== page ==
An Assessment of Alternative Management Strategies for Shallow Eutrophicated Lakes and Reservoirs

Helen M. Wilson

May 1995

Department of Environmental Sciences, University of Plymouth

in collaboration with

Nature Conservancy Council for England (English Nature), U.K.

External phosphorus loadings on a range of freshwater Sites of Special Scientific Interest (SSSIs) thought to be affected by eutrophication were predicted utilising export coefficients. The effect of such loadings on lake trophic status was evaluated using the Vollenweider-OECD eutrophication model. Estimates of the relative contribution of phosphorus from various sources enabled the selection of possible reduction strategies on a site specific basis. The effect of reduction strategies on trophic status was predicted with the aid of the model.

It was established that diffuse agricultural losses of phosphorus are the most common source of enrichment. However, consented discharges of sewage effluent appear to affect a significant number of sites. Phosphorus in urban runoff is a notable source for lakes situated in less rural areas. Agricultural point sources significantly influence a small number of lakes.

A critique of the methodology concluded that the use of separate export coefficients for organic and inorganic sources may be useful for identifying appropriate management strategies, but that the scientific basis for such an approach is dubious. In addition, the employment of agricultural returns for data on livestock levels may introduce an unacceptable degree of error into the calculations. The Vollenweider-OECD model appears to predict the trophic status of the lakes under assessment reasonably well, but there is a need for a reliable method of ascertaining loading reduction objectives.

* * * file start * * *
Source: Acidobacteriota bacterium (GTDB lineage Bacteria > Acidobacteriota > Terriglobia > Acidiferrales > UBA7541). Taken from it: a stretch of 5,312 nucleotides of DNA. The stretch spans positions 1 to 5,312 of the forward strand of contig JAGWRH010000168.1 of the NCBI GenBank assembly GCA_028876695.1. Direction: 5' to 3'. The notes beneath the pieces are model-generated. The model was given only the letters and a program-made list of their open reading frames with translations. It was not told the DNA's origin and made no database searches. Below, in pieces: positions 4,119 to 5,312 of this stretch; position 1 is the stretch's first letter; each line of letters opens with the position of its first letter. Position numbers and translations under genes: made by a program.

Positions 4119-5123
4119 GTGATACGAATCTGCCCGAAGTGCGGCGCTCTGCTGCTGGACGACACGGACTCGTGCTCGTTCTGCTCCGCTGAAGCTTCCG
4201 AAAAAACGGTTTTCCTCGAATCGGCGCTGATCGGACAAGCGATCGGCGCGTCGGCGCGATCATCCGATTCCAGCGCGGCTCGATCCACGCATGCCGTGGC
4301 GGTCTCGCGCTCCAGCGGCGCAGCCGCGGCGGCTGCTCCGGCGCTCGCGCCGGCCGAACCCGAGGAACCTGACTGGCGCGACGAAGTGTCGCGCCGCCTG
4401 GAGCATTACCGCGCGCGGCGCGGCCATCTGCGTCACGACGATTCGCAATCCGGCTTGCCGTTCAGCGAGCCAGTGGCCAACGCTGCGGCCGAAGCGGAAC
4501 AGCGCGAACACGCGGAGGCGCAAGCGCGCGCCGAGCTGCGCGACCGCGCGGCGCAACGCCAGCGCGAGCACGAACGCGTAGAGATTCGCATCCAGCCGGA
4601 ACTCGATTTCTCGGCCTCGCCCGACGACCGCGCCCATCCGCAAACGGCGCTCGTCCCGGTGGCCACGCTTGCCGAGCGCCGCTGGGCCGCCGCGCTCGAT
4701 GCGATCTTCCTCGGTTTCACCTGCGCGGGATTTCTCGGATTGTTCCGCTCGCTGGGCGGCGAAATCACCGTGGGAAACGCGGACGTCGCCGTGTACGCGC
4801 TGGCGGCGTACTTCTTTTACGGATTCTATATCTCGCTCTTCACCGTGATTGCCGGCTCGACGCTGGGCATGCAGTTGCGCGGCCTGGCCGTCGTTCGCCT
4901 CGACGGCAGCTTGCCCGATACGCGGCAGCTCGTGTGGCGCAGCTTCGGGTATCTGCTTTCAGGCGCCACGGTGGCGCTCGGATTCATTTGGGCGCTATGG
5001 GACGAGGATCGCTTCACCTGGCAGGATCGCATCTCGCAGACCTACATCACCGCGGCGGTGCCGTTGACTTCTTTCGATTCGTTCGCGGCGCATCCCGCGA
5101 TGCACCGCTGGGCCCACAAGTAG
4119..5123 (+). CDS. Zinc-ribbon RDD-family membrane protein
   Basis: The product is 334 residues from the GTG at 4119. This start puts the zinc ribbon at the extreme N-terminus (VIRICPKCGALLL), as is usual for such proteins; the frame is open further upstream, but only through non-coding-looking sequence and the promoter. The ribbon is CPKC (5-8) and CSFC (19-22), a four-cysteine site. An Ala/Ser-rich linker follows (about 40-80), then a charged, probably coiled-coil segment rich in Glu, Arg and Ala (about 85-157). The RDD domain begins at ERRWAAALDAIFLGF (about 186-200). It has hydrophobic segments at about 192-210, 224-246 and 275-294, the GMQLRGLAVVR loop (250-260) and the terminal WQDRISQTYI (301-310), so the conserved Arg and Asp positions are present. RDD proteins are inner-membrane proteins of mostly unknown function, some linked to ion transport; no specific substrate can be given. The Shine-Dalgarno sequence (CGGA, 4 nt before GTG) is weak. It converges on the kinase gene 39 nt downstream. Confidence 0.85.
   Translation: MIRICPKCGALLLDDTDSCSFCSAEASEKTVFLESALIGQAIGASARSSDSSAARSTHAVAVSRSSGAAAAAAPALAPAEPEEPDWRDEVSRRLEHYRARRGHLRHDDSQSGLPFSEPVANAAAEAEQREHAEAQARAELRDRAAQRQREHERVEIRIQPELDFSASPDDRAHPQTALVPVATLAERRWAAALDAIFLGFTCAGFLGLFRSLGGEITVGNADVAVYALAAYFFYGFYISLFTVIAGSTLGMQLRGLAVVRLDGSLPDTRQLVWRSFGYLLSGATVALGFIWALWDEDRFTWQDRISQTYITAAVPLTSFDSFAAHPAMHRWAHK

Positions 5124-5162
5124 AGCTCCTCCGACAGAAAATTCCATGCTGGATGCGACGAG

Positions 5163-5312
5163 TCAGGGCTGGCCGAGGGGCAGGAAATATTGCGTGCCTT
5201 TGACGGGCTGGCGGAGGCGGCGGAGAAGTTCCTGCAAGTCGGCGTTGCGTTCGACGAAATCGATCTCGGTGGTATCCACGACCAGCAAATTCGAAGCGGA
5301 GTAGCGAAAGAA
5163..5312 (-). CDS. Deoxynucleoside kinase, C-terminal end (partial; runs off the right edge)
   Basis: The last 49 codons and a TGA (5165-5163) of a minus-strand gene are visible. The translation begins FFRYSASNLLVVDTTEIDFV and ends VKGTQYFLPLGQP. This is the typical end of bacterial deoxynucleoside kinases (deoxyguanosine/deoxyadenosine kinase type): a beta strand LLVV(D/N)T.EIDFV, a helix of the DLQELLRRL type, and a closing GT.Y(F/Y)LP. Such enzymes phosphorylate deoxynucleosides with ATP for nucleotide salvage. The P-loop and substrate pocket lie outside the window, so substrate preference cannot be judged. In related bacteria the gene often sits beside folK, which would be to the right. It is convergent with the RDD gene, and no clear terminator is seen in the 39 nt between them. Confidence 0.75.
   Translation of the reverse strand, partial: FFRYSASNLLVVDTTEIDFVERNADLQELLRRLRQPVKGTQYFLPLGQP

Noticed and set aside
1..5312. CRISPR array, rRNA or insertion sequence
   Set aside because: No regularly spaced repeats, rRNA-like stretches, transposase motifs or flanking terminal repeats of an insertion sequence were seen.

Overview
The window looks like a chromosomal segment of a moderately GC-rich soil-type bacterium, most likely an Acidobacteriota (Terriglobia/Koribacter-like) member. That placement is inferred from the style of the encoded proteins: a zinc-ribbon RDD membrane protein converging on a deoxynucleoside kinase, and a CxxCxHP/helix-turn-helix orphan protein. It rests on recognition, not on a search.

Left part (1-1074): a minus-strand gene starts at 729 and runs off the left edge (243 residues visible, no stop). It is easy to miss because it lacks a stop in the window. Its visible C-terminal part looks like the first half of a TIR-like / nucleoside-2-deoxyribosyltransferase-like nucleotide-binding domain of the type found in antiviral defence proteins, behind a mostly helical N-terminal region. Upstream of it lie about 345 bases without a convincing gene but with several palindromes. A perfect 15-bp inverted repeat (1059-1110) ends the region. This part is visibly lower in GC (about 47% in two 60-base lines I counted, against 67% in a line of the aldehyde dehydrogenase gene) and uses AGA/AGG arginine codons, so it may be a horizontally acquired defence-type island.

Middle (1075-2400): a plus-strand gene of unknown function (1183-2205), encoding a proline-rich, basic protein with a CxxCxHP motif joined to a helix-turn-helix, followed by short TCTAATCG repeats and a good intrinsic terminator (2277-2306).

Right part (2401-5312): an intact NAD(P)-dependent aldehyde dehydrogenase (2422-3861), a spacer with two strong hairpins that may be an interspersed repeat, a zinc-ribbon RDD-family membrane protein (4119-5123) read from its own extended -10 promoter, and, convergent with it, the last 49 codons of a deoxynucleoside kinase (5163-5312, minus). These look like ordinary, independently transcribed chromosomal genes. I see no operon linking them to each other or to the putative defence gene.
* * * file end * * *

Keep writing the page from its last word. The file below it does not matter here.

A review of current legislation and policy applicable to the alleviation of eutrophication of freshwater SSSIs encompassed laws relating to nature conservation, to water quality, and to agricultural extensification. It confirmed that legislation which directly addresses the problem is nonexistent, but that certain laws may be applied in a piecemeal manner. In general, the form of nature conservation protection adopted in this country is not designed to prevent deterioration of water quality. An aspect of eutrophication control which may prove to be the most problematical in legislative terms is the regulation of diffuse agricultural sources of phosphorus. Proposals for changes in law and policy on this issue included the establishment of a catchment-wide scheme, specifically designed to reduce diffuse agricultural losses of phosphorus, and targeted at eutrophicated SSSIs.

Copyright © 1995 Helen M. Wilson. All rights reserved.

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